- #1

twoflower

- 368

- 0

I've little probles with this one:

Analyse uniform and local uniform convergence of this series of functions:

[tex]

\sum_{k = 1}^{\infty} \frac{\cos kx}{k}

[/tex]

I'm trying to solve it using Weierstrass' criterion, ie.

[tex]

\mbox{Let } f_n \mbox{ are defined on } 0 \neq M \subset \mathbb{R}\mbox{, let }

S_n := \sup_{x \in M} \left| f_{n}(x)\right|, n \in \mathbb{N}. \mbox{ If }

\sum_{n=1}^{\infty} S_n < \infty\mbox{, then } \sum_{n=1}^{\infty} f_{n}(x) \rightrightarrows \mbox{ on } M.

[/tex]

I can see from this it won't converge for [itex]x = 2n\pi[/itex], because then

[tex]

\sup_{x \in \mathbb{R}} \left|\frac{\cos kx}{k}\right| = \frac{1}{k} =: S_{k} \mbox{ and thus } \ \sum S_k \ \mbox{diverges} \Rightarrow \sum_{n=1}^{\infty} f_{n} \mbox{ diverges}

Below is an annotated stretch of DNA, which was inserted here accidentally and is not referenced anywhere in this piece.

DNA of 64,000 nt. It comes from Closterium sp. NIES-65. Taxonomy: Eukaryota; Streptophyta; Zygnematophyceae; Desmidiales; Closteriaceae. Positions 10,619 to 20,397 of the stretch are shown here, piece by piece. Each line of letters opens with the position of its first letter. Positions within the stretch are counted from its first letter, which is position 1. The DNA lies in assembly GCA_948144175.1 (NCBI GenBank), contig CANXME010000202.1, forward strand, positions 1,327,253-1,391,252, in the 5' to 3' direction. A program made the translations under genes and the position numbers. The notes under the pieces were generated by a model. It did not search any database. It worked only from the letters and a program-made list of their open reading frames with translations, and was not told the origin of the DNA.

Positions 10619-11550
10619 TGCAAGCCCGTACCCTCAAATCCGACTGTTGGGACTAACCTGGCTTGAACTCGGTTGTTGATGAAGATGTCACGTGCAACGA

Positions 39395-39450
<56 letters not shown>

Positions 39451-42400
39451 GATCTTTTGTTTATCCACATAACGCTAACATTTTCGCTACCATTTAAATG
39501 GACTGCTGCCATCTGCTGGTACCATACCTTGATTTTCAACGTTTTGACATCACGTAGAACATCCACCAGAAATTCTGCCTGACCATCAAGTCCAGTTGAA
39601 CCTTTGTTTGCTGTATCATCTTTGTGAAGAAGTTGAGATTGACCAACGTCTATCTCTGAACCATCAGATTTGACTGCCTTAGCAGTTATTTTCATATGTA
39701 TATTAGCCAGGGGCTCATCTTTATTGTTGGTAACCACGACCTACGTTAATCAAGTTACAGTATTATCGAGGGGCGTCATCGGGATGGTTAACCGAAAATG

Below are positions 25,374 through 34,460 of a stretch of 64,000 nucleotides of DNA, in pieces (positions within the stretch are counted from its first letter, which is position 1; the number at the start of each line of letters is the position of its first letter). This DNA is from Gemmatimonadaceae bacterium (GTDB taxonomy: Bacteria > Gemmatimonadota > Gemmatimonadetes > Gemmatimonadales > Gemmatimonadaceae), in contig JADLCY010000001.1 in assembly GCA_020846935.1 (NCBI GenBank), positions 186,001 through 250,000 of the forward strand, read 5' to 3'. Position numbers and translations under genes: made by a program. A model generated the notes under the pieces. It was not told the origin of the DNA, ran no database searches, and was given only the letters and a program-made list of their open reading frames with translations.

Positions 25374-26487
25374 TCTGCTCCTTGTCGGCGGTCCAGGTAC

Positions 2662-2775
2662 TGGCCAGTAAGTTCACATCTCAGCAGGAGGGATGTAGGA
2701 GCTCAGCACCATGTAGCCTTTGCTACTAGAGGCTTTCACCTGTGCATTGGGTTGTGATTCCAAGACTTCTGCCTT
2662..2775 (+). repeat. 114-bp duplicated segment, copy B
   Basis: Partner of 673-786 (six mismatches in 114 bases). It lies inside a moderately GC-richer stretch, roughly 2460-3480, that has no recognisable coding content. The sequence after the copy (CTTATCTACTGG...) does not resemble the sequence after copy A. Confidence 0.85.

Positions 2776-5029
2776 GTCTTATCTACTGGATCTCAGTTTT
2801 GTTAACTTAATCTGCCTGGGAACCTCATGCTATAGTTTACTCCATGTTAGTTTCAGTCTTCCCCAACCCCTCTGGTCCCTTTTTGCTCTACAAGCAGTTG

[/tex]

So it could converge on [itex]x \in [2n\pi + \epsilon, 2(n+1)\pi - \epsilon], \mbox{where } \epsilon \in (0, \pi)[/itex] but I can't see how could I prove it, at least using this theorem. I also took a look at Abel's criterion, Dirichlet's criterion and theorems about change of sum and derivation\integral, but I didn't see the way to prove that.

Could you help me please?

Thank you.